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Survival rate reduced for up to six years post-fracture

young physical therapist helping senior patient in using walker during rehabilitation

A fragility fracture at any site is associated with reduced survival of up to six years, with the greatest reduction occurring within the first-year post- fracture, for those aged 65 years and over, according to a recent, real-world matched cohort study published in BMC Musculoskeletal Disorder.

This large, population-based, retrospective study compared 101,773 (74,557 female and 27,216 male) Ontario residents who had sustained an index fracture at any osteoporotic fracture site, with a matched cohort of non-fracture controls, to assess mortality risk post- fracture.

The Ontario study builds upon many studies spanning three decades from different countries and healthcare systems, that demonstrated a greater risk of mortality within the first year following a fragility fracture.

Despite the recognised mortality burden, studies confirm a large gap in the primary prevention of fracture, with an estimated 80–90 percent of adults not receiving appropriate osteoporosis management. The gravity of these facts is further amplified when considering that 90 per cent of patients with cardiovascular disease (CVD) are provided with appropriate, secondary preventative care.

According to Geriatrician, APPFA Joint Steering Committee member and FFN President-Elect,
Dr Hannah Seymour, Australia, studies examining post-fracture mortality following a non-hip fracture have typically focused on younger patient cohorts (aged ≥ 50 years), while studies examining mortality risk in adults aged >65 have predominantly assessed hip fractures patients.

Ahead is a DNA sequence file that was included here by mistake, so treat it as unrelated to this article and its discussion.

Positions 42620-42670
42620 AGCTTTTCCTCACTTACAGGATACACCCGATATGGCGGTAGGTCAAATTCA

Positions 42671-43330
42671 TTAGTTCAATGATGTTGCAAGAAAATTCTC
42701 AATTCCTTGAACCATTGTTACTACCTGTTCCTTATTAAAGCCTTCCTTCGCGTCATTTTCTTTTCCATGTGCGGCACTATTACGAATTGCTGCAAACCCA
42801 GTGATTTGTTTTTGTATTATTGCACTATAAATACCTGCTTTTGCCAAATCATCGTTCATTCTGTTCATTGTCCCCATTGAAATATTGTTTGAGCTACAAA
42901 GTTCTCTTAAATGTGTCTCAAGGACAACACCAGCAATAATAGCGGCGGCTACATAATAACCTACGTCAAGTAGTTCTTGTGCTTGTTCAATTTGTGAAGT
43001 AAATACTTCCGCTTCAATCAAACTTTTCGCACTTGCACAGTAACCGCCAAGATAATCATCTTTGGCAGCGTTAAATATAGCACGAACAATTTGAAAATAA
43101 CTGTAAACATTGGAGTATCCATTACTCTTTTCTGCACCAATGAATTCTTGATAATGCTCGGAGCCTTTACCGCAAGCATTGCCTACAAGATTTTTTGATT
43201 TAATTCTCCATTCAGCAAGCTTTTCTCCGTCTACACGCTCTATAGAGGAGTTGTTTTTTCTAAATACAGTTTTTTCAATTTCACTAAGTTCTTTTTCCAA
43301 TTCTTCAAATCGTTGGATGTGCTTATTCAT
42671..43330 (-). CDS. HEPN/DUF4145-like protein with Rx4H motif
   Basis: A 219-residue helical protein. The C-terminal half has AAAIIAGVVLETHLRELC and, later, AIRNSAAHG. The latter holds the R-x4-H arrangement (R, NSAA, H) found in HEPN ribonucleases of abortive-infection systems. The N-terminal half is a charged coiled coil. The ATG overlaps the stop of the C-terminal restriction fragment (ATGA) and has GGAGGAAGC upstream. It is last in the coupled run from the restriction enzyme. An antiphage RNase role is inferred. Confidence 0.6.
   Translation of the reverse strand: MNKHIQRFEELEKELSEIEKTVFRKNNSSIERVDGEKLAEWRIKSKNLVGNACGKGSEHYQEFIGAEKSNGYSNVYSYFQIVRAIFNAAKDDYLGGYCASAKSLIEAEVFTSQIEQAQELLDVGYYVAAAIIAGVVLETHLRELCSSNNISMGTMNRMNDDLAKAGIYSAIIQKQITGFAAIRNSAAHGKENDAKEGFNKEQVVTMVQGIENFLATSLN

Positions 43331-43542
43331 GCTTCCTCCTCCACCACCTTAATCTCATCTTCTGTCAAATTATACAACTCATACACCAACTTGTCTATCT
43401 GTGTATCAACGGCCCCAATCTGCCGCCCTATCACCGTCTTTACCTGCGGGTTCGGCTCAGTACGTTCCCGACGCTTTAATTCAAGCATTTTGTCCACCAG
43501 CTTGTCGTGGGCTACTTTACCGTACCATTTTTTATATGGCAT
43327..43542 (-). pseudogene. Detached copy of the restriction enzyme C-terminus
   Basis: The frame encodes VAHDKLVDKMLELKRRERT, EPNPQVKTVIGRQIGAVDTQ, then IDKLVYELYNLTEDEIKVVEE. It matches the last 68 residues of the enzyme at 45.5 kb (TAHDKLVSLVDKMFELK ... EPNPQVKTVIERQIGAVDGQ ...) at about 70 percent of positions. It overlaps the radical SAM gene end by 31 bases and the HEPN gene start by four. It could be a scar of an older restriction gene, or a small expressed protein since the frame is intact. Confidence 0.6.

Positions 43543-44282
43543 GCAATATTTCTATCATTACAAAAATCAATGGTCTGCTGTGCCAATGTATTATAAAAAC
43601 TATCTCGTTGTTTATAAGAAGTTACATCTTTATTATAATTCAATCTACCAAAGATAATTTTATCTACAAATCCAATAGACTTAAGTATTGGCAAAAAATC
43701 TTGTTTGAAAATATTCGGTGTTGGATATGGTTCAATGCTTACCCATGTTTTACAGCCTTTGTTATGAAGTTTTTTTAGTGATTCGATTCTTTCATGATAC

“This 2021 retrospective matched cohort study of older adults aims to address a gap in understanding of the mortality risks associated with non-hip osteoporotic fractures in adults aged over 65.

“Addressing the fracture prevention gap is substantially more important for people aged over 65. Skeletal fragility in combination with a greater propensity for falls as we age combine together to increase fractures,” said Dr Seymour.

“This study revealed a fragility fracture at any site is associated with a doubling of mortality risk.
Significantly, a year post- fracture, absolute fracture risk was 12.5 per cent in women with a history of a fracture, and 19.5 per cent in men, compared to only 7.4 per cent and 13.4 per cent respectively, in the matched non-fracture controls.

“Further analysis of the data revealed that within the first year following a non-hip fracture, risk of death was  in 1 in 11 women and 1 in 7 men. This study confirmed the high rate of mortality after a hip fracture as 1 in 5 women and 1 in 3 men die in the year following a hip fracture,” Dr Seymour said.

This study fuels the argument for a more proactive and preventative approach to osteoporosis management.

Healthcare initiatives have been implemented to address the care gap, and have certainly demonstrated efficacy in reducing subsequent fracture and mortality. Such initiatives include the orthogeriatric care model and fracture liaison services (FLS). Intervention can reduce the risk of future fractures between 20 and 50 per cent, and FLSs have been shown to deliver significant financial savings, and reduce mortality.

APFFA, together with other international and regional organisations, is calling for increased awareness and policy change to facilitate optimal fragility fracture management across the
Asia Pacific region.

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